It works to strengthen consultation and dialogue between the government and organizations that represent immigrants and ethnic minorities. It also issues statements related to migrant rights and participates in policy-making processes related to immigrant integration.  Associations were recognized by the High Commission and have the right to participate in the Consultative Council and to be consulted on matters concerning immigrants and ethnic minorities. 
In 1981, Portugal passed a law that would allow citizens who attained a foreign citizenship to retain their Portuguese citizenship; prior to that, Portuguese citizens who attained another citizenship automatically lost their Portuguese citizenship. 
A new citizenship law was passed in 2006. It expanded the right to acquire Portuguese citizenship, most notably allowing third-generation migrants to acquire Portuguese citizenship (third-generation migrants are those who are born in Portugal to a parent who was also Portuguese-born, but whose own parent(s) was foreign-born). Children who were born in Portugal to a foreign-born parent or parents are still prevented from becoming citizens until they have satisfied residency requirements. 
While Faist and Gerdes (2008) position Portugal as a country that accepts dual nationality, they note that naturalization by immigrants remains low because of the restrictions placed on attaining citizenship if one is not born in Portugal. Still, they categorize Portugal as having a “tolerant” citizenship law (as opposed to, say, Austria, Belgium, Denmark, Finland, Germany, the Netherlands and Norway, which are regarded as “restrictive”).
Fonseca notes, “Despite referring to the respect for the immigrants’ social and cultural identity, the law focuses on ‘the promotion of the knowledge and acceptance of the Portuguese language, laws, and also of the cultural and moral values of the Portuguese Nation as conditions for a complete integration”.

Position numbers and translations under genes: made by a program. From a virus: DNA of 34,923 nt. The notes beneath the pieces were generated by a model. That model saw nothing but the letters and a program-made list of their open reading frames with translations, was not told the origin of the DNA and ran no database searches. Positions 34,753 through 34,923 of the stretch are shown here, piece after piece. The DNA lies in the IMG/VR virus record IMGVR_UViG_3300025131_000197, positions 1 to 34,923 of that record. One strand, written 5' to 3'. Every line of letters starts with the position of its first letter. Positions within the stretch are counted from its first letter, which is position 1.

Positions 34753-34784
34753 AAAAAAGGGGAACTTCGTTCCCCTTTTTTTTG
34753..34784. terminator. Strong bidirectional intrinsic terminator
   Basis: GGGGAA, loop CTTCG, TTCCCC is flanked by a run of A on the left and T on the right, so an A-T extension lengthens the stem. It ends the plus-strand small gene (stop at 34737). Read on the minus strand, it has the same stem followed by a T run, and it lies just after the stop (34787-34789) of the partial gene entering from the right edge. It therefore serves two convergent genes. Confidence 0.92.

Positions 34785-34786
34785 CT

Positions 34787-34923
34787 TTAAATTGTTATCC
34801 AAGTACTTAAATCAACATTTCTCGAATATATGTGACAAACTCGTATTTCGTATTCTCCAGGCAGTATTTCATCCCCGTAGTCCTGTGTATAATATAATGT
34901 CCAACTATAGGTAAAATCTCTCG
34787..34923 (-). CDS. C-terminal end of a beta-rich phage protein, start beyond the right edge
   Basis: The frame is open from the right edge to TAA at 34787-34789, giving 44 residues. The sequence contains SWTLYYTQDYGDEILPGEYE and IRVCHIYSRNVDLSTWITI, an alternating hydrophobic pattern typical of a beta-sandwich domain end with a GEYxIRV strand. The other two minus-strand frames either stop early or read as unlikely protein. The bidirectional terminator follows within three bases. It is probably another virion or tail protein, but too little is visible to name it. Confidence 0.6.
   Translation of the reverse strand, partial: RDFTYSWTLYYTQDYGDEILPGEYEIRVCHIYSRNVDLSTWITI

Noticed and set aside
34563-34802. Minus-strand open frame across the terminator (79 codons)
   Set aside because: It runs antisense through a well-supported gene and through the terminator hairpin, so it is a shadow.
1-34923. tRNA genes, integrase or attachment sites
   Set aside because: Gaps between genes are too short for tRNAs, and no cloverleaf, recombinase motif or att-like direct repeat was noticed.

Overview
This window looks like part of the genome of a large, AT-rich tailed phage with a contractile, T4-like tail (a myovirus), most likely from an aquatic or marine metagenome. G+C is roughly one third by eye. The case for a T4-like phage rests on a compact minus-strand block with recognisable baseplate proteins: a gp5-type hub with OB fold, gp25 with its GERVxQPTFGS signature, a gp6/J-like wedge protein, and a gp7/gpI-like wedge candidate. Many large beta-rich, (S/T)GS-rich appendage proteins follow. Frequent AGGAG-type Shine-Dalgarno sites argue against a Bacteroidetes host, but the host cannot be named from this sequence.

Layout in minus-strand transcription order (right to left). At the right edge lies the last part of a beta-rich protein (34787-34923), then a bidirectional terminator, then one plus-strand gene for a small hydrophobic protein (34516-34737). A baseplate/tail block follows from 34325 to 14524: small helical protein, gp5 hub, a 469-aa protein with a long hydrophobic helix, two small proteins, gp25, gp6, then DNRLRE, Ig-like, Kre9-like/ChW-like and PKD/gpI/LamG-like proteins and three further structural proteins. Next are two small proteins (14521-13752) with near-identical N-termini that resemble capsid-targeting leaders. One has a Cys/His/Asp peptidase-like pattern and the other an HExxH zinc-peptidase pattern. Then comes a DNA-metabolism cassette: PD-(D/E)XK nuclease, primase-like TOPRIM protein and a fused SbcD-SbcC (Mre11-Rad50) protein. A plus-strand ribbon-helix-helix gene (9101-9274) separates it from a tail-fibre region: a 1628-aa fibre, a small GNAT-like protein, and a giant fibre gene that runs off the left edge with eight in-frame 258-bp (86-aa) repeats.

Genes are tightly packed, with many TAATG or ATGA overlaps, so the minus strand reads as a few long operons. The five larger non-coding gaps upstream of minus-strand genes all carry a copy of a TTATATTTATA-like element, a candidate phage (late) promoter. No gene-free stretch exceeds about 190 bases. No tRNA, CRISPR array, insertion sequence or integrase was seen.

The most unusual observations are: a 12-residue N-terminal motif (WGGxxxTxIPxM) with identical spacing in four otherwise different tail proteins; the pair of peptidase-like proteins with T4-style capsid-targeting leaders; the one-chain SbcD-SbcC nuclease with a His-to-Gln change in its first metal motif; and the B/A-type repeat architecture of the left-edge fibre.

Prior to 2000 when several changes to immigration laws were adopted, the bulk of immigrants to Portugal were Portuguese speaking. Increasingly, however, immigrants are arriving from China, Eastern Europe and other non-Lusophone countries, and schools are having some difficulties adapting to their new student bodies. Several schools are apparently offering Portuguese classes to students who speak a foreign language, but it is not clear that the classes are specifically bilingual or offered partially in the students’ mother tongues. 
Lima and Gomes further report that, “The Ministry of Education provides specialist language learning support to those whose mother-tongue is not Portuguese (with the possibility of providing tutors and involvement in specific projects).”
Legislation legally recognize immigrant associations in 1999 also made them eligible for state funding. 
Sardinha notes that since 2000, the number of immigrant and ethnic associations in Portugal has increased significantly, in part because of the adoption of new funding initiatives. In particular, associations may apply for technical support and project funding through a program called GATAIME, which is the Portuguese acronym for the Immigrant Associations Technical Support and Grants Office or Gabinete de Apoio Técnico às Associações de Imigrantes e Minorias Étnicas; the program is administered by the High Commission for Immigration and Intercultural dialogue.  In a report on civic engagement in Portugal, Sardinha (2007) notes that in between July 2002 and February 2005, the High Commission granted 88 financial requests to 44 immigrant associations; 43 of the grants were one-off, while the remaining 45 were renewable on an annual basis. Altogether, the High Commission distributed about $962 million to immigrant and minority associations in the period under examination.  There are also programs that offer funding to support the placement of socio-cultural mediators in the country’s immigrant service centers; these are employees of various immigrant associations, who the High Commission remunerates to assist with intercultural dialogue, translation and interpretation in the immigrant service centers. 
Portuguese legislation also provides sensitivity in representation of immigrants and ethnic minorities in the public media or media licensing.
Legislation that provided for the legal recognition of immigrant associations in 1999 granted them a right to participate in the process of assigning public broadcasting time.  However, this legislation did not stipulate that ethnic minorities be represented in public media or media licensing, but merely that immigrant associations have a right to participate in public consultations relating to the allocation of public broadcasting times.